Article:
NECTM6 - 6th Northern European Conference on Travel Medicine
From June 1–4, over 600 delegates gathered in London for the 6th Northern European Conference on Travel Medicine. The audience of doctors, nurses, public health and veterinary professionals came from over 44 countries including as far away as Australia and New Zealand.
The itinerary was a packed, 4–day schedule covering a wide range of subjects, including a session on rabies—that one the organisers felt went particularly well—which featured a presentation by Professor Sarah Cleaveland on the imperative to push for the elimination of canine-rabies.
GARC was there as the charity partner of the event, and it proved an excellent platform to showcase the goal of rabies elimination by 2030 and GARC’s work towards it. Some of the participants were already familiar with GARC, but for those that were not, their familiarity with the disease from a travel perspective gave them an instant insight into the relevance of GARC’s work.
Imported rabies cases into the UK are relatively rare. The last one was in 2013. But there is an untold story here. How many travellers find they have to make urgent, unscheduled detours to look for vaccine following a potential exposure?
Many of the travel nurses visiting the GARC stall at the conference expressed frustration at complacency among many travellers about rabies. The cost of pre-exposure vaccines and the option ‘to get the vaccination after a bite’ deters many travellers from taking rabies vaccines before they travel.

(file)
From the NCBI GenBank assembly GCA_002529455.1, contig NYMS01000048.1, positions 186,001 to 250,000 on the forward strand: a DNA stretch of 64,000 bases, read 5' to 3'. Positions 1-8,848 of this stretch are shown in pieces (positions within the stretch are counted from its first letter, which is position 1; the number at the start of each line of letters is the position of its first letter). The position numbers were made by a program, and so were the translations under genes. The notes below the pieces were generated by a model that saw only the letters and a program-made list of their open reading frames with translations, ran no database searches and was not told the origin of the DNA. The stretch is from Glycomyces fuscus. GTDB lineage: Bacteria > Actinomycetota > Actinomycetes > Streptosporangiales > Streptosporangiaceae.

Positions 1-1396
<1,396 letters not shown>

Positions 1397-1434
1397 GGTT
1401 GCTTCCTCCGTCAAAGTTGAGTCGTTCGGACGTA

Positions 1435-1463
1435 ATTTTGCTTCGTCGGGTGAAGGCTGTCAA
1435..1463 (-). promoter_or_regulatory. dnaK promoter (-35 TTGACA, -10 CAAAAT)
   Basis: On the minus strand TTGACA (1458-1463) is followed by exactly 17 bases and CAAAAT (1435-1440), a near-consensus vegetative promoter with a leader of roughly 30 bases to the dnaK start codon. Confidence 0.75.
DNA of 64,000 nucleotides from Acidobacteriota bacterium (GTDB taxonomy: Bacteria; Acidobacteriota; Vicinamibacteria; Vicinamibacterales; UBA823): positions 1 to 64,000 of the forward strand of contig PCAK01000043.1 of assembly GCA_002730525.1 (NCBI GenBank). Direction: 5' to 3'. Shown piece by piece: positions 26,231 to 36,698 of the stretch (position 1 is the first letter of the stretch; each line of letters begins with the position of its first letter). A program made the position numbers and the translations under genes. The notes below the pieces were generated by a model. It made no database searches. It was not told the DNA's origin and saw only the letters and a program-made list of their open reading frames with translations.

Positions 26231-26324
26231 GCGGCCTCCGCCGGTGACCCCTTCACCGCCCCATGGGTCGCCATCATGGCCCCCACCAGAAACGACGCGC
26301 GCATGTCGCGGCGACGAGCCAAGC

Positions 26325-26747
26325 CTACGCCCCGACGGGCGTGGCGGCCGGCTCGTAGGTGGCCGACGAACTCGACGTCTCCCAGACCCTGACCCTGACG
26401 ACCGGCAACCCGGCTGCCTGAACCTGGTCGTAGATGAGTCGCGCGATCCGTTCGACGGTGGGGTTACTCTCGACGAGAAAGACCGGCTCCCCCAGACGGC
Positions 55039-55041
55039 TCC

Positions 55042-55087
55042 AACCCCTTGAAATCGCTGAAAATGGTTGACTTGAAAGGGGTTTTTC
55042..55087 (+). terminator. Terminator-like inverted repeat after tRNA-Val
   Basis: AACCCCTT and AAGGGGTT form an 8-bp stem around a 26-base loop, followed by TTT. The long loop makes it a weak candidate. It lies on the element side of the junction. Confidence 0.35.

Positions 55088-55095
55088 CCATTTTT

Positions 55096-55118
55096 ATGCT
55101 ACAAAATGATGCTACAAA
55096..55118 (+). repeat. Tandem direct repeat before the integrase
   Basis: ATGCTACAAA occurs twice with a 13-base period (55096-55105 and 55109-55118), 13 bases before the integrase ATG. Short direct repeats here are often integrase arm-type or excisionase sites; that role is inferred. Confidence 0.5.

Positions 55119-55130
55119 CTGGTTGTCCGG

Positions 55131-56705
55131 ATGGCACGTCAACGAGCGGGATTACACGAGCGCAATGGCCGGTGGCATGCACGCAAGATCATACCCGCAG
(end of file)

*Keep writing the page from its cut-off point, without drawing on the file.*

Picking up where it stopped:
A nurse at the University of Sheffield showed this video (Rabies Advice from the Sheffield University Health Service) that she recorded for clients at her clinic. All travellers at her clinic watch this information before making a decision.
Another nurse spoke of a client who came up to her some time after returning home from a visit to India. The client thanked the nurse for persuading her to have the rabies vaccine, despite her initial reluctance. Although she hadn’t been bitten herself, she had been with someone when they were bitten, and because of the nurse’s advice, she had understood the risk and knew what to do.
GARC’s mission is to eliminate the risk of canine-rabies transmission to people, and various fundraising activities took place as part of conference partnership, including sponsored events and an auction.
Here you can see Team NECTM6 in London after successfully completing the Vitality 10,000 m race on the Monday before the conference started. (Nathan, first on the left, travelled on to Stockholm to take part in the marathon on Saturday and raising more money for GARC.) In total, Team NECTM6 raised £1709. Thank you Nathan, James, Tania, Emi, and Roger! The auction raised a further £1341 to bring the total effort for the conference to a fantastic £3050.
Overall GARC is delighted with the partnership with NECTM6 and is grateful to the organisers for the opportunity to be the event’s charity partner, to raise funds at the conference, and to raise awareness of the goal to end human deaths from rabies by 2030.
Contributed by Liz Davidson who represented GARC at the meeting